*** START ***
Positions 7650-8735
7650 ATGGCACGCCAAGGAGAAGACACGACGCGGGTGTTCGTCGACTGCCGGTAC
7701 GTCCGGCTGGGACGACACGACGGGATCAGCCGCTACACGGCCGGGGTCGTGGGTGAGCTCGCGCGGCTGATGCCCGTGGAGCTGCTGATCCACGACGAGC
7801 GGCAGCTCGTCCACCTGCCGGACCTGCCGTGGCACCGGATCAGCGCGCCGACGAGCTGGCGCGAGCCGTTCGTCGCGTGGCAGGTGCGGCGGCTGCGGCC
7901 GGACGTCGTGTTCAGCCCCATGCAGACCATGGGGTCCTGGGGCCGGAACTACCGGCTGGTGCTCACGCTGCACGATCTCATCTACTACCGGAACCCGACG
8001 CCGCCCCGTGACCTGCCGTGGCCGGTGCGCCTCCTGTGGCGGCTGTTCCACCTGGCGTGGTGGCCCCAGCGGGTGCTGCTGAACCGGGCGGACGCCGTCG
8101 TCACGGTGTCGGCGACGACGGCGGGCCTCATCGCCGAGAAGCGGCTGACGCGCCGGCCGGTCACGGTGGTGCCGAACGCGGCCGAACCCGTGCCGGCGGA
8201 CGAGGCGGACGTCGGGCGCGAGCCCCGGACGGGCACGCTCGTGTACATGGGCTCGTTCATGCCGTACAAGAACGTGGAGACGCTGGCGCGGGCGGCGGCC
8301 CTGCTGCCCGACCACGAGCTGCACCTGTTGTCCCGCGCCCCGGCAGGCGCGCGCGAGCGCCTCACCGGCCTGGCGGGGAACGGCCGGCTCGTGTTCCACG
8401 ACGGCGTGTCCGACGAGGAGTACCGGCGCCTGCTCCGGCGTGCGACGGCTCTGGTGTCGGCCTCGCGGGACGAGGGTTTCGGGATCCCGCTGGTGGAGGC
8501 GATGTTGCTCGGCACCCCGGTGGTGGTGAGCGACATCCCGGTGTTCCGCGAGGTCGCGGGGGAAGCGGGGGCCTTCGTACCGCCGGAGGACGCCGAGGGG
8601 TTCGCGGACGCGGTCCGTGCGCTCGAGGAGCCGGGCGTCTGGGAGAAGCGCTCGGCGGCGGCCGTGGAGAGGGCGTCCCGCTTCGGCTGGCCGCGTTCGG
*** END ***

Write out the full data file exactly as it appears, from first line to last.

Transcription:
Positions 7650-8735
7650 ATGGCACGCCAAGGAGAAGACACGACGCGGGTGTTCGTCGACTGCCGGTAC
7701 GTCCGGCTGGGACGACACGACGGGATCAGCCGCTACACGGCCGGGGTCGTGGGTGAGCTCGCGCGGCTGATGCCCGTGGAGCTGCTGATCCACGACGAGC
7801 GGCAGCTCGTCCACCTGCCGGACCTGCCGTGGCACCGGATCAGCGCGCCGACGAGCTGGCGCGAGCCGTTCGTCGCGTGGCAGGTGCGGCGGCTGCGGCC
7901 GGACGTCGTGTTCAGCCCCATGCAGACCATGGGGTCCTGGGGCCGGAACTACCGGCTGGTGCTCACGCTGCACGATCTCATCTACTACCGGAACCCGACG
8001 CCGCCCCGTGACCTGCCGTGGCCGGTGCGCCTCCTGTGGCGGCTGTTCCACCTGGCGTGGTGGCCCCAGCGGGTGCTGCTGAACCGGGCGGACGCCGTCG
8101 TCACGGTGTCGGCGACGACGGCGGGCCTCATCGCCGAGAAGCGGCTGACGCGCCGGCCGGTCACGGTGGTGCCGAACGCGGCCGAACCCGTGCCGGCGGA
8201 CGAGGCGGACGTCGGGCGCGAGCCCCGGACGGGCACGCTCGTGTACATGGGCTCGTTCATGCCGTACAAGAACGTGGAGACGCTGGCGCGGGCGGCGGCC
8301 CTGCTGCCCGACCACGAGCTGCACCTGTTGTCCCGCGCCCCGGCAGGCGCGCGCGAGCGCCTCACCGGCCTGGCGGGGAACGGCCGGCTCGTGTTCCACG
8401 ACGGCGTGTCCGACGAGGAGTACCGGCGCCTGCTCCGGCGTGCGACGGCTCTGGTGTCGGCCTCGCGGGACGAGGGTTTCGGGATCCCGCTGGTGGAGGC
8501 GATGTTGCTCGGCACCCCGGTGGTGGTGAGCGACATCCCGGTGTTCCGCGAGGTCGCGGGGGAAGCGGGGGCCTTCGTACCGCCGGAGGACGCCGAGGGG
8601 TTCGCGGACGCGGTCCGTGCGCTCGAGGAGCCGGGCGTCTGGGAGAAGCGCTCGGCGGCGGCCGTGGAGAGGGCGTCCCGCTTCGGCTGGCCGCGTTCGG